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Post by Minna Krejci

This is a new one: the newly crowned Miss USA calls herself “a huge science geek.”

The "geeky" Miss USA 2011 (http://scienceblogs.com/deanscorner)

And there is at least some evidence that may back her claim.  In preliminary questions as part of the Miss USA competition, she supported teaching evolution in public schools — one of only 2 of the 51 contestants that did — by saying,

“I was taught evolution in high school.  I do believe in it.  I’m a huge science geek…I like to believe in the big bang theory and, you know, the evolution of humans throughout time.”

Later, on-air, she apparently also gave a “complex” answer regarding the question of legalizing marijuana (medically yes, otherwise no.)

Are things looking up for the next generation of geeky girls?  Will girls be less afraid to show their smarts, no longer fearing that it might make them less “cool”?  Even Miss USA geeks out about the Big Bang!

Of course, we should also consider what the standards for “geekdom” are these days.  It sounds a bit like Miss USA (Alyssa Campanella, from California) puts the Big Bang theory in the same group as Santa Claus and the Easter Bunny – things to believe in because it’s fun to believe in them, not necessarily because the science points to them.  (I hope that’s not really the case, but you never know.)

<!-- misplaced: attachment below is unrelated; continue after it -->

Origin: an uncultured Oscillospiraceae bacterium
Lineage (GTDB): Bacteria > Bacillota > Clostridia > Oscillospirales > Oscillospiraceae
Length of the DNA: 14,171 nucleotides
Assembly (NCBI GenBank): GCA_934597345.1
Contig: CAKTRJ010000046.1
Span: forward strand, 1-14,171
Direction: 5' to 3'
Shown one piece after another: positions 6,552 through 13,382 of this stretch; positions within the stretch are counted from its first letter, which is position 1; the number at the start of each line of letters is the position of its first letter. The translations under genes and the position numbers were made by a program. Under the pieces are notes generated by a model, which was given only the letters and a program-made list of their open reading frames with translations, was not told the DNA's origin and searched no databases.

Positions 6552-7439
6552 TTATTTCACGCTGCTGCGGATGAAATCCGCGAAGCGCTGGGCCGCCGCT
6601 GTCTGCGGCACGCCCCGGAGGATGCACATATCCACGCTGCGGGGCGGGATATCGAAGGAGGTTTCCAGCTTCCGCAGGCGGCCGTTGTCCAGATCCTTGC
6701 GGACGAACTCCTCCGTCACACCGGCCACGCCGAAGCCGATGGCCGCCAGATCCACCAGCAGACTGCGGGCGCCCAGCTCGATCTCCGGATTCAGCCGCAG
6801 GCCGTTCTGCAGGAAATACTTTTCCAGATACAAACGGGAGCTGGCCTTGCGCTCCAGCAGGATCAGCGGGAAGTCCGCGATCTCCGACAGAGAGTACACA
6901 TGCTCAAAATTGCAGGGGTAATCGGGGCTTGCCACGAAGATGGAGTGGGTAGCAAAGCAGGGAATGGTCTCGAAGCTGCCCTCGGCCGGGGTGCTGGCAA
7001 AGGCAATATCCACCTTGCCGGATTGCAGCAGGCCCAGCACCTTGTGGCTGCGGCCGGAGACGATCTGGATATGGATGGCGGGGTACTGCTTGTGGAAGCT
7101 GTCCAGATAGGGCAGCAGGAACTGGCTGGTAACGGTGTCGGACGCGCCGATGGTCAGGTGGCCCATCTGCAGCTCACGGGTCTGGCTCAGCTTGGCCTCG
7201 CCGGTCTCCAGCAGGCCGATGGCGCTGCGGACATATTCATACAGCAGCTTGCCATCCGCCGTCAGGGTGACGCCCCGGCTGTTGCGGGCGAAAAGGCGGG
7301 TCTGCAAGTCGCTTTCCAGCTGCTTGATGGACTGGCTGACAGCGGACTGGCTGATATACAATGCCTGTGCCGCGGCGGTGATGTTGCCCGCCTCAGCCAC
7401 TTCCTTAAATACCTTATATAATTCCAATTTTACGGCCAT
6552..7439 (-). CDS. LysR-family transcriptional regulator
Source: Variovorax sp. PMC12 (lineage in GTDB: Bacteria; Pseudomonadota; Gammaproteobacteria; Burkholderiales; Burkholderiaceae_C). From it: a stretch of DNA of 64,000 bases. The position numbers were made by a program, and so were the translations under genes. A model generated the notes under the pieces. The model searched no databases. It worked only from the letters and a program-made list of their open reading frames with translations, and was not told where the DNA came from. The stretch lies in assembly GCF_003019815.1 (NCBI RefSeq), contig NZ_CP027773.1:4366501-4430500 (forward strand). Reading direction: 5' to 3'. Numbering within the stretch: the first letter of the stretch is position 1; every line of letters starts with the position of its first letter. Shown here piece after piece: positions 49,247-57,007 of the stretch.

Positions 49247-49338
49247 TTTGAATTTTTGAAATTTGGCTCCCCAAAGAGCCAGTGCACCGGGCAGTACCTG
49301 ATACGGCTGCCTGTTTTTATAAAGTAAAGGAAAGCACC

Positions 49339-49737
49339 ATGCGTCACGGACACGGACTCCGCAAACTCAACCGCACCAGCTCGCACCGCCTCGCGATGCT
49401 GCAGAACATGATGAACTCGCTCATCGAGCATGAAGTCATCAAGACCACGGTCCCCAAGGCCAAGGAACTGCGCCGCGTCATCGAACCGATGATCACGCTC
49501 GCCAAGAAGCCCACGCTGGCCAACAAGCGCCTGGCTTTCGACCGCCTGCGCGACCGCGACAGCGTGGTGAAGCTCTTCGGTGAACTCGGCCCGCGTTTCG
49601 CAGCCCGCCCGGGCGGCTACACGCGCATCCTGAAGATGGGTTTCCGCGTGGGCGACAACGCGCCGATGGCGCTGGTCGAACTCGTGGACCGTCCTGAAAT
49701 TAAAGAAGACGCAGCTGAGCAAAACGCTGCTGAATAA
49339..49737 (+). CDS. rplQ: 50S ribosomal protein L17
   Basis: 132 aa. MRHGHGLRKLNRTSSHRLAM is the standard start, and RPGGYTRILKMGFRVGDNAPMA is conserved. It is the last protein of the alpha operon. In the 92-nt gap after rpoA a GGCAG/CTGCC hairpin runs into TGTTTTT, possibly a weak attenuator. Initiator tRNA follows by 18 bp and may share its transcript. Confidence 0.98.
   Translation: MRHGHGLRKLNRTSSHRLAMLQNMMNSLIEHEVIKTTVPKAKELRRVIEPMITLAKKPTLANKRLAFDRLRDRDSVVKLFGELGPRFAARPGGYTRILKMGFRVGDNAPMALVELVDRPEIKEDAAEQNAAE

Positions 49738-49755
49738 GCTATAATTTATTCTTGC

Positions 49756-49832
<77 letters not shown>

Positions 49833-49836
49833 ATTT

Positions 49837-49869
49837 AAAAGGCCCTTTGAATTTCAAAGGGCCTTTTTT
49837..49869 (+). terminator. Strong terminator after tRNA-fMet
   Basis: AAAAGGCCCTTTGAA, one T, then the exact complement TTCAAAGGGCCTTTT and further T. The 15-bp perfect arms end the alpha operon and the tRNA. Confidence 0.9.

Hm… I just searched for “the Big Bang theory” on Wikipedia and was directed straight to an article about the sitcom.  Not even a disambiguation page first!  I’m honestly not sure what to make of that.  While it’s great that science is creeping its way further into the entertainment industry (which is obviously highly influential), I hope that the actual science doesn’t get watered down during the process of making it accessible to the public.  We want simple, not simplistic.

"The Big Bang Theory" (http://whosnews.usaweekend.com)

Back to the Miss USA pageant (not to be confused with the Miss America pageant, by the way).  Campanella wasn’t the only smarty pants competing this year.  Nicole Poteet, a radiation protection engineer with an undergraduate degree in biomedical engineering and a master’s degree in nuclear engineering, represented Virginia in the competition.  And what does she have to say for herself?

“Don’t tell anyone, but deep inside I’m kind of a dork.”

If Poteet’s a dork and Campanella’s a geek, dorks and geeks have sure come a long way from what I remember about high school!  Here’s to hoping that they’ll serve as good role models and help motivate and encourage tomorrow’s female engineers and scientists.

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